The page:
We deny to claim "any Superiority to ourself
to defyne, decyde, or determyn any Article or Poynt
of the Christian Fayth and Relligion,
or to chang any Ancient Ceremony of the Church
from the Forme before received and observed
by the Catholick and Apostolick Church."

Norman Simplicity

Norman Simplicity
Click image for original | © Vitrearum (Allan Barton)

Sunday, January 31, 2016

Ecumenical Prospects

Some people thought Eucharistic Prayer D or Prayer IV, as contemporary renditions of the anaphora of St. Basil, might serve as a meeting point, of Protestants and Catholics, of East and West. But these versions just don't ring right, to the ear (my ear, at least). Furthermore, the divisive issues, illustrated immediately below, in the prior entry, are really more side-stepped, than addressed. If one wanted to be contemporary, the Liturgy of Lima is superior to both of these.

Here is a post-Sanctus introduction that truly might be ecumenical because it is composed almost entirely of Scriptural passages. It seeks to provide an alternative soteriology (for contemplation). It also mimics, although not to great effect, the three-fold division of the two aforementioned prayers.

Holy art thou, Father, for thou art the LORD our God: we shall know no other god but thee. Thou hast brought us forth from the house of bondage, and saved us from the wilderness and great drought. Thou filled us and our hearts were exalted. Even when we had forgotten thee, thou promised to ransom us from the power of the grave and to redeem us from death.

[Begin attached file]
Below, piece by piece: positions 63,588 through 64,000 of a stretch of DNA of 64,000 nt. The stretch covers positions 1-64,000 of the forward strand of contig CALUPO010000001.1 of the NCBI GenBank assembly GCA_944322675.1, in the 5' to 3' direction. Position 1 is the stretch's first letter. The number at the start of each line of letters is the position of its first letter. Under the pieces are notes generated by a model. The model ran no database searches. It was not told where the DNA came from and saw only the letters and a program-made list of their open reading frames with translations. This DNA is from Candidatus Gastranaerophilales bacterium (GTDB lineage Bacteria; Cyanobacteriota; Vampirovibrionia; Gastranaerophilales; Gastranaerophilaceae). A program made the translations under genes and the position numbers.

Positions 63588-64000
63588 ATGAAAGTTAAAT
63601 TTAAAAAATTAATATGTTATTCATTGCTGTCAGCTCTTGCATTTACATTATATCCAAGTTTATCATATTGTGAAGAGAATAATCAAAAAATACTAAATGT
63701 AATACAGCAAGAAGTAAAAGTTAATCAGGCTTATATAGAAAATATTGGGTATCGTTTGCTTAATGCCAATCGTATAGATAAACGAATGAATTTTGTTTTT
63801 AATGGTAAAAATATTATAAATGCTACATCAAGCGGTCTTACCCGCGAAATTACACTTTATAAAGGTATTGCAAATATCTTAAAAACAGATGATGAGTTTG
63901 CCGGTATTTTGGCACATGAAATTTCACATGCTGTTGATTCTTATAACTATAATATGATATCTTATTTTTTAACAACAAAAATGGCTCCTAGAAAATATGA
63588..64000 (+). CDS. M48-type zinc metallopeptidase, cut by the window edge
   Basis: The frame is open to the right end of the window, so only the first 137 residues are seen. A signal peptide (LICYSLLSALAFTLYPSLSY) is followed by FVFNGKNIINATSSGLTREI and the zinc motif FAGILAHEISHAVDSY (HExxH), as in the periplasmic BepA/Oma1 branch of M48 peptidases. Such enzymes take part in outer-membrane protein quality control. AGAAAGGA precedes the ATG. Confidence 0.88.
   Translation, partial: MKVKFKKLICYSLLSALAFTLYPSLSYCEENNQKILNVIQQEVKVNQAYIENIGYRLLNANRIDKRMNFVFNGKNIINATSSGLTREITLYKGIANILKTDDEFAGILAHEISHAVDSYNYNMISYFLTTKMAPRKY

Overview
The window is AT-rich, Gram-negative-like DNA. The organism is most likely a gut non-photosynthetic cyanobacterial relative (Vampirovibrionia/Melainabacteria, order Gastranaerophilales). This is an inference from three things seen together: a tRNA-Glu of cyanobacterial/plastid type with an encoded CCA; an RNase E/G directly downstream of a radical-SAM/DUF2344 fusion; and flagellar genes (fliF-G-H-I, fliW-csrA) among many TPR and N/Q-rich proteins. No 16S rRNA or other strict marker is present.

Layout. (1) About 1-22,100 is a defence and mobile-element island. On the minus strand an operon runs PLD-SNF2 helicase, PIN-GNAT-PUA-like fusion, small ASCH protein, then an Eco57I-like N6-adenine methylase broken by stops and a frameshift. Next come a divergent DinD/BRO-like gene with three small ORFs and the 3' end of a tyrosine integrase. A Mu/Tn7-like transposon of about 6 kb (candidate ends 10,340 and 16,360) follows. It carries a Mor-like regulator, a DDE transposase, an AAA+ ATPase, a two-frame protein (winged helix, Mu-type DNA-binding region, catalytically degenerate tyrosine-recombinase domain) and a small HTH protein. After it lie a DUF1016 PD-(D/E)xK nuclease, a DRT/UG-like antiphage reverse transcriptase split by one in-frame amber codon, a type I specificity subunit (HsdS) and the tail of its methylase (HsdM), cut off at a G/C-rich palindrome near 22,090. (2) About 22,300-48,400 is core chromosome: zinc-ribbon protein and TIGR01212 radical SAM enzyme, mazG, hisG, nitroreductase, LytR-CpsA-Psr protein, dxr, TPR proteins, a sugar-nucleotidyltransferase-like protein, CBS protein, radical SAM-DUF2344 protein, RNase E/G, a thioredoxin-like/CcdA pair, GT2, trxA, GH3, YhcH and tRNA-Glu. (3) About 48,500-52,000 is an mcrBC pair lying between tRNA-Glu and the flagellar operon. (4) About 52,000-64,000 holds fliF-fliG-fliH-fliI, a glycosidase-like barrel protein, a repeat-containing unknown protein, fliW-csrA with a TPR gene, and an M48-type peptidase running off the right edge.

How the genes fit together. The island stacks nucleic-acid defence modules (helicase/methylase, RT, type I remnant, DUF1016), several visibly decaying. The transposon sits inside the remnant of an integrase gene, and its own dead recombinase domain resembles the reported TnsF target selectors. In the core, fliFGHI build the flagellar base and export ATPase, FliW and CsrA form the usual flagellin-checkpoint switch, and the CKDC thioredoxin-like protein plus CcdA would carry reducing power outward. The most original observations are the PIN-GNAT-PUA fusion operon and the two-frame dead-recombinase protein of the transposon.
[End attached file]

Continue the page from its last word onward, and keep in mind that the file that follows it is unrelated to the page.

O Father of all, thou sent to us thy only Son, the true Light of the world. He was in the world and the world knew him not. He came into his own, and his own received him not. In him was life; and the life was the light of men. He forgave us our trespasses fully, blotting out the ordinances of men that were against us and taking them out of the way, by nailing all to his holy tree. And for this cause he is the mediator of the new testament, that by means of death, they which are called might receive the promise of eternal inheritance. He is the head of the church, having made peace through the blood of his cross, reconciling all things to him. Now is come salvation, and strength, and the kingdom of our God, and the power of his Christ.

For by the law of the Holy Spirit, the giver of life, we have been made free of the law of sin and death.

Naturally, it could be made much better. I just knocked it out in about an hour.

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